A new bill in the Senate is proposing new financial plans to save independent live music venues in the US.
The Save Our Stages Act, a $10 billion (£7.8 billion) Small Business Administration grant programme for venues affected by the coronavirus pandemic was submitted by senators John Cornyn and Amy Klobuchar yesterday (July 22).
The Bill would provide six months of financial support to keep venues afloat, pay employees and seek to preserve an economic sector that has been hit in most states since mid-March.
“Texas is home to a number of historic and world-class small entertainment venues, many of which remain shuttered after being the first businesses to close,” Cornyn said in a statement to Billboard.
“The culture around Texas dance halls and live music has shaped generations, and this legislation would give them the resources to reopen their doors and continue educating and inspiring Texans beyond the coronavirus pandemic.”
The Save Our Stages Act would narrowly help independent live venue operators, promoters and talent representatives to prevent large, international corporations from receiving federal grant funding.
“Minnesota’s concert halls, theatres, and places of entertainment, like First Avenue in Minneapolis, where Prince famously performed, have inspired generations with the best of local music, art, and education,” Klobuchar said.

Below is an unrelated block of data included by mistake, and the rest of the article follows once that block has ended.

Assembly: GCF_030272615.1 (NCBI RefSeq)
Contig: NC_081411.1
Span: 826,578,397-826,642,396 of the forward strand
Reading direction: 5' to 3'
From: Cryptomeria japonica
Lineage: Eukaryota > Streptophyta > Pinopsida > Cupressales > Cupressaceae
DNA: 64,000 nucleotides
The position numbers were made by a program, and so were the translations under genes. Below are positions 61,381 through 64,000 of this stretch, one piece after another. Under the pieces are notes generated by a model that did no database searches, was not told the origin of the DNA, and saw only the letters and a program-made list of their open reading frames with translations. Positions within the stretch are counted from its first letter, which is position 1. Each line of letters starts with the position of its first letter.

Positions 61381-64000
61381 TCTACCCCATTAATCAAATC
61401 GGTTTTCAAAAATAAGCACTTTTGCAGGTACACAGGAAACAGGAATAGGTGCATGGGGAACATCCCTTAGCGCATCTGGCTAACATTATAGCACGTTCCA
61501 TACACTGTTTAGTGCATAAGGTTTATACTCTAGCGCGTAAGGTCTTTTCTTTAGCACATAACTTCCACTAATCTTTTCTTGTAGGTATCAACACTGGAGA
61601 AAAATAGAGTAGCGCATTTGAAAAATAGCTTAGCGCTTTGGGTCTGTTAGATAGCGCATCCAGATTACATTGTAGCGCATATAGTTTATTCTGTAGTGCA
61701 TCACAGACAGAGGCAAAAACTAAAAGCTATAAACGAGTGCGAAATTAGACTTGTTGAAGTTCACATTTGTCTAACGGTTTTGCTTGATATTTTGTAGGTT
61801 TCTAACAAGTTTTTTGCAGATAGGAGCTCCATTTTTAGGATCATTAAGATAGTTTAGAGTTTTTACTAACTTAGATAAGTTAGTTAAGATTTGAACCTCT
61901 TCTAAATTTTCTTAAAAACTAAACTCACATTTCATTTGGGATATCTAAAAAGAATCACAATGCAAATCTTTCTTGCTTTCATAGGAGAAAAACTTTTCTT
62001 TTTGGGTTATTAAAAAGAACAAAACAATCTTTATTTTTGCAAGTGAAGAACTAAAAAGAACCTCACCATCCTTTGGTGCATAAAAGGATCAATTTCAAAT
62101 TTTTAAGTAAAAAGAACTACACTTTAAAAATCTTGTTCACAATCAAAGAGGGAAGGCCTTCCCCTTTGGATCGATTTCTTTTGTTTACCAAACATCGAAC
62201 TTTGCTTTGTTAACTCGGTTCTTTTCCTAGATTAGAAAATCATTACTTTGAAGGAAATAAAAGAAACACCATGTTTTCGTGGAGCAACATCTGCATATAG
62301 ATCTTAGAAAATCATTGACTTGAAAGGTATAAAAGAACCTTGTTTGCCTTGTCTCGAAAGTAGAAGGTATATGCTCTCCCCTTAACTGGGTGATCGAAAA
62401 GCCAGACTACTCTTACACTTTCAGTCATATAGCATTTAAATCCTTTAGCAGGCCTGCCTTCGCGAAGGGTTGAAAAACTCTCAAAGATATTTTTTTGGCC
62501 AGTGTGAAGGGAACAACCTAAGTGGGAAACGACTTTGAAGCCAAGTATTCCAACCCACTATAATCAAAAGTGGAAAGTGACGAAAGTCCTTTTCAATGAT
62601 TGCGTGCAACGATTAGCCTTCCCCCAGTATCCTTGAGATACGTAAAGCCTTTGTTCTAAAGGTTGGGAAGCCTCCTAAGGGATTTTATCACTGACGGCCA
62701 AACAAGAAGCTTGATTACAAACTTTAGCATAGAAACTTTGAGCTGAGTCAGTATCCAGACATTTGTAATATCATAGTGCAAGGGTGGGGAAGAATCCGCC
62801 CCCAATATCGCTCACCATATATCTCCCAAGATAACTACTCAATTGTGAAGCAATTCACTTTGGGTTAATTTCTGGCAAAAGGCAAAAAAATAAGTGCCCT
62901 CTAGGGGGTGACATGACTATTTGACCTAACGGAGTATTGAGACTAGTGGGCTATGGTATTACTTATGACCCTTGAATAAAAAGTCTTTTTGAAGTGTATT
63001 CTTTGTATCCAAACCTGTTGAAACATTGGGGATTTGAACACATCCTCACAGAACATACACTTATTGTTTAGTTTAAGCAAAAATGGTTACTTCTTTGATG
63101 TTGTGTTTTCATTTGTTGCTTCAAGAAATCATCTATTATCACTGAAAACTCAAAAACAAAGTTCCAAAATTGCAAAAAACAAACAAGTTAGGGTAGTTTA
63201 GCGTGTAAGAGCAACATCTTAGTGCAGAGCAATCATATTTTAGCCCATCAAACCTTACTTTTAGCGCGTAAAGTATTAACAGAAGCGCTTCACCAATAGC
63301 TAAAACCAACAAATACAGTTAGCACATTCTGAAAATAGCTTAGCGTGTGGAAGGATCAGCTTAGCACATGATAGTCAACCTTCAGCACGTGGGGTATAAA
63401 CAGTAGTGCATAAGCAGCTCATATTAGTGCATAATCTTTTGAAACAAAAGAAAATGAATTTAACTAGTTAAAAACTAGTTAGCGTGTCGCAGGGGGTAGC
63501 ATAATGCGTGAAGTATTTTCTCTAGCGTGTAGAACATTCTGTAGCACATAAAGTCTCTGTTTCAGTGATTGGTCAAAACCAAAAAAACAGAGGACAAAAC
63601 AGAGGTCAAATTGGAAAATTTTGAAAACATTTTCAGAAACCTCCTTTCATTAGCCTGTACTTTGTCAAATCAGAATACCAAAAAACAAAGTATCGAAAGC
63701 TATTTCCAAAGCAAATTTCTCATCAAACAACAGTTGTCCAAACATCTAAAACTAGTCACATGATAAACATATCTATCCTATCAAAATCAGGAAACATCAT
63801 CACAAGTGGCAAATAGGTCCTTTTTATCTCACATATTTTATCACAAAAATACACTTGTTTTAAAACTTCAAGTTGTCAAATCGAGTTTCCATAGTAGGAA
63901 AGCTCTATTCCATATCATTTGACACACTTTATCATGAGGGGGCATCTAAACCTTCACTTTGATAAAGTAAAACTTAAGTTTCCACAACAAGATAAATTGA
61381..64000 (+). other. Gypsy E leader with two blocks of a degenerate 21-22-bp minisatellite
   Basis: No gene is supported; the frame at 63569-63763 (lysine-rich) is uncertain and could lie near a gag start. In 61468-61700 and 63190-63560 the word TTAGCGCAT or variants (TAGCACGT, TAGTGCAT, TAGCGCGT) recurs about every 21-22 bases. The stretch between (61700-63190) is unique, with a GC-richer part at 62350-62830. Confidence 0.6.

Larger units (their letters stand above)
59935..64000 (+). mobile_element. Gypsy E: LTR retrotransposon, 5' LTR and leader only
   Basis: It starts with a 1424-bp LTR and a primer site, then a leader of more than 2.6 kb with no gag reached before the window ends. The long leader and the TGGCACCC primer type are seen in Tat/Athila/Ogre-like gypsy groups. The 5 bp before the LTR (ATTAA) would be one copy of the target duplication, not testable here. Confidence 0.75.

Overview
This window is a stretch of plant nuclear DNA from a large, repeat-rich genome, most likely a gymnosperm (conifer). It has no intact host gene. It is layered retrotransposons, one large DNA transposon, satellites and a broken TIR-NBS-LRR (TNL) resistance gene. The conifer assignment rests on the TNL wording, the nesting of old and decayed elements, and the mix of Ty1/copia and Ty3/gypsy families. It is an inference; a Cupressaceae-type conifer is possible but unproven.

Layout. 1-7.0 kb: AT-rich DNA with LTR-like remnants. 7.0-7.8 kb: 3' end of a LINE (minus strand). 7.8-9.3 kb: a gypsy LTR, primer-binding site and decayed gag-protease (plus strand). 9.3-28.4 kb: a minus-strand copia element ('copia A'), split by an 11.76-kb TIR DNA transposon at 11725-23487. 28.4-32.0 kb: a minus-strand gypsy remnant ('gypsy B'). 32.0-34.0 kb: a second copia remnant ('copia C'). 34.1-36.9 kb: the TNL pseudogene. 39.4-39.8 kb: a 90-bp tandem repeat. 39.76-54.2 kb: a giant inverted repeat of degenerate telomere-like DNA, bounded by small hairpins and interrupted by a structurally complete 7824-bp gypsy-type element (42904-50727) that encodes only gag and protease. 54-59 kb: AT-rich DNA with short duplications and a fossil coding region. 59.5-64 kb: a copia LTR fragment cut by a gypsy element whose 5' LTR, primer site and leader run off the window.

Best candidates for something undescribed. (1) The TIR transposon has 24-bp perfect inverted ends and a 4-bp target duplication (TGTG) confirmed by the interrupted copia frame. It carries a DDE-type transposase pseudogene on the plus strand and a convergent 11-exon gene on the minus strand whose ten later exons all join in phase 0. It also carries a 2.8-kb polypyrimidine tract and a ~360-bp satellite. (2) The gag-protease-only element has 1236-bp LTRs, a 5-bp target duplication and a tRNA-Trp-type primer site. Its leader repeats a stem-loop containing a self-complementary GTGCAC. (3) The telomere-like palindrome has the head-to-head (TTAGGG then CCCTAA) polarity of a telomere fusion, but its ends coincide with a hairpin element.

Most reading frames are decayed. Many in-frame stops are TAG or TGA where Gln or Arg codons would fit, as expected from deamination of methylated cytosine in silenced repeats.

“This legislation would help ensure that small entertainment venues can continue to operate, and serve our communities for generations to come.”
The act has been endorsed by both the National Independent Venue Association (NIVA) and the National Independent Talent Organization (NITO).
“While existing government assistance programs have helped other industries, they weren’t tailored to meet the needs of small businesses like ours that have zero revenue, enormous overhead and no visibility into when we can fully re-open,” NIVA’s Advocacy Committee and president of Hartke Presents Adam Hartke said.
“The Save Our Stages Act will provide the assistance we need to get through the shutdown until we can reopen safely and once again become the economic generators for our communities that we’ve always been.”
It comes after new recommended safety guidelines for music venues and small events in the US to follow at the end of the coronavirus lockdown were recently published.